Gianandrea Noseda extends NSO contract through 2024-2025 season

«Gianandrea Noseda will be staying in Washington. One year into the conductor’s tenure as music director of the National Symphony Orchestra, Gary Ginstling, the orchestra’s executive director, announced a four-year contract extension, through 2024-2025, from the stage of the Kennedy Center Concert Hall during the orchestra’s season-opening gala Saturday night (…).The announcement put to rest some anxieties that the popular Noseda might look elsewhere after the expiration of his initial contract at the end of the 2020-2021 season — concerns that were augmented with the announcement this summer that the conductor will take over as music director of the Zurich Opera in 2021-2022. (It is not unusual for major conductors to have at least two regular posts.) … His energetic conducting took the orchestra from fire to serenity (in an Italianate rendering of Debussy’s “Clair de Lune”)… There’s a lot in the season ahead, however, that could allow him to make that statement and deliver performances as memorable as, for instance, last year’s Verdi Requiem.»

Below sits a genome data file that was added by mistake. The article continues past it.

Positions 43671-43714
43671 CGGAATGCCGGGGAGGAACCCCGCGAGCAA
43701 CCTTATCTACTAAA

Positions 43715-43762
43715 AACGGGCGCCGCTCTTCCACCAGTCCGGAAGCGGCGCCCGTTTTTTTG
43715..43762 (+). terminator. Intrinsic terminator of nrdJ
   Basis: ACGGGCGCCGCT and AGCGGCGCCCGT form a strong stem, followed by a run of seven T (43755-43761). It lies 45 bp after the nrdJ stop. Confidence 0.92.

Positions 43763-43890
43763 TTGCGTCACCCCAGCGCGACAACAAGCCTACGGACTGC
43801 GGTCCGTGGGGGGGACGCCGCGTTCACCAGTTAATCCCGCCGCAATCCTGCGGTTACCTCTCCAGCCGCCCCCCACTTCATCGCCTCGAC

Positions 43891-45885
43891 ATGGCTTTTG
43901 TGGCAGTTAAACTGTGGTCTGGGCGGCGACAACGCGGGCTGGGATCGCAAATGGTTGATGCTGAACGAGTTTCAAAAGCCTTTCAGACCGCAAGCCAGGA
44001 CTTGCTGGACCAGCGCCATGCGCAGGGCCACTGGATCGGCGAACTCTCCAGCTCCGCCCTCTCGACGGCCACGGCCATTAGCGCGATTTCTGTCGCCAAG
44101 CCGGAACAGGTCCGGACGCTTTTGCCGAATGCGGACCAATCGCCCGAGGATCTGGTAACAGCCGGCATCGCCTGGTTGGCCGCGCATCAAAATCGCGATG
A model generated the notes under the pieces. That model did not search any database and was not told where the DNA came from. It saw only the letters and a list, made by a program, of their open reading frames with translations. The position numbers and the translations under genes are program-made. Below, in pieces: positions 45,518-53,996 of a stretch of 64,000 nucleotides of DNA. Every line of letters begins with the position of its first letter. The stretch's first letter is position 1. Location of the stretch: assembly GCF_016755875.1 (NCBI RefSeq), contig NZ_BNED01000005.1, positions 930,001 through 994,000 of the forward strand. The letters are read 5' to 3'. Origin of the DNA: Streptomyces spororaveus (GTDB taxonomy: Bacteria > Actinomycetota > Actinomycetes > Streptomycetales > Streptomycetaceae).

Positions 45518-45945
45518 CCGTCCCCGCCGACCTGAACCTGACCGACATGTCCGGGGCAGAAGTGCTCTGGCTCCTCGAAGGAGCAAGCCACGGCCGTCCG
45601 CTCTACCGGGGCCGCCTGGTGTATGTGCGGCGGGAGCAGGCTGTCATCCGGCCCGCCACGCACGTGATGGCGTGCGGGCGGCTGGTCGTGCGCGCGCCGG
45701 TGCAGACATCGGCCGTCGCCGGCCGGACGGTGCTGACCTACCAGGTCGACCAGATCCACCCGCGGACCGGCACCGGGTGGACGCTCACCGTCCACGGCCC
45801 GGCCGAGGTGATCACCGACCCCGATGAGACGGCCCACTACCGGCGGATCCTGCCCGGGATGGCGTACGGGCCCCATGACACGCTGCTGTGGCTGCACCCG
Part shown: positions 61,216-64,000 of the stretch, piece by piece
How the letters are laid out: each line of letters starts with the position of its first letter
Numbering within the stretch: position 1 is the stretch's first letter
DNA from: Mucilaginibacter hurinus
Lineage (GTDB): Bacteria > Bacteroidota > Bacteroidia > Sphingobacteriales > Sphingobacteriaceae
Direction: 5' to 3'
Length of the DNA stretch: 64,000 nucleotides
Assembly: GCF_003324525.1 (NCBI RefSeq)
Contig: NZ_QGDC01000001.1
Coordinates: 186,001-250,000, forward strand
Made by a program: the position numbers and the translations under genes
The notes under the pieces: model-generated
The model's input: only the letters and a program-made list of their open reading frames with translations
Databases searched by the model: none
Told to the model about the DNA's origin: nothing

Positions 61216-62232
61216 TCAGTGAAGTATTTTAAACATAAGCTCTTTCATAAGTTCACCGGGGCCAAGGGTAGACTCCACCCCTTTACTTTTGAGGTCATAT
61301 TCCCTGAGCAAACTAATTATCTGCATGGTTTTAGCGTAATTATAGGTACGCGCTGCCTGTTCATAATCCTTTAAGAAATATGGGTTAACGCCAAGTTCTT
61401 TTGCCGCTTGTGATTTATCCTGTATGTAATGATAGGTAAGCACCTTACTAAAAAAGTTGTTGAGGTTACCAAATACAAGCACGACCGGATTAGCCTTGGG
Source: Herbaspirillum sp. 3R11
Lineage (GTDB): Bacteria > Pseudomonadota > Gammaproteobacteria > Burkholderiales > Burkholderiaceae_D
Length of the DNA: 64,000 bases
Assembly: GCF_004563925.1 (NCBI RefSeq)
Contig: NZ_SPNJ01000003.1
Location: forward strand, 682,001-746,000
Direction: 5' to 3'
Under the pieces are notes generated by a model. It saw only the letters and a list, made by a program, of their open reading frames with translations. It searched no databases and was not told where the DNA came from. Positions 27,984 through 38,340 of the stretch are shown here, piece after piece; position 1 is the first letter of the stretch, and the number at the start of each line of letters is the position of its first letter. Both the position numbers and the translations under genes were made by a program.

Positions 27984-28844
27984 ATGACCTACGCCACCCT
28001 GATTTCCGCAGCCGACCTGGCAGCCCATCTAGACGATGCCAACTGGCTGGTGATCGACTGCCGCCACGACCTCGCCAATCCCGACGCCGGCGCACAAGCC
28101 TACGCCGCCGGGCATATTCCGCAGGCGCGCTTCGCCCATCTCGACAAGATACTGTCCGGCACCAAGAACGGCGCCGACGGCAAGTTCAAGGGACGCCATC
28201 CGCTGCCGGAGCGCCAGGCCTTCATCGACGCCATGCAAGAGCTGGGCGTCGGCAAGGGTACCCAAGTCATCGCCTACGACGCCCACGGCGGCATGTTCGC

The Washington Post, Anne Midgette

«Many things are improving at the NSO under Noseda, not least the quality of programming for gala and holiday concerts. Out with the pops and crossover gala concerts of recent years, and in with more serious repertoire. The theme this year and throughout the upcoming season is space, chosen to honor the 60th anniversary of NASA and the 50th anniversary of that agency’s first landing on the moon, coming up next summer. Spacesuits were even on display in the lobby. (The video broadcast of the concert can be seen at (…)Holst’s vast orchestration provided Noseda a chance to show off the orchestra’s regular members and beyond with extended woodwind and brass sections, plus two timpanists, two harpists, and organist. The massed forces made the opening of “Mars” a martial thrill, with a particularly swift tempo imposed by Noseda (after the traditional performance of The Star-Spangled Banner to open the season). Amid the full blare of the amped-up brass section, with Holst turning up the volume to fffff at the conclusion of the movement, the player of the conspicuous tenor tuba part excelled. (…) Noseda, as tall as Darth Vader and dressed all in black, offered a fitting encore–John Williams’ “Imperial March” from Star Wars: The Empire Strikes Back, with a knowing wink.»
Washington Classical Review, Charles T. Downey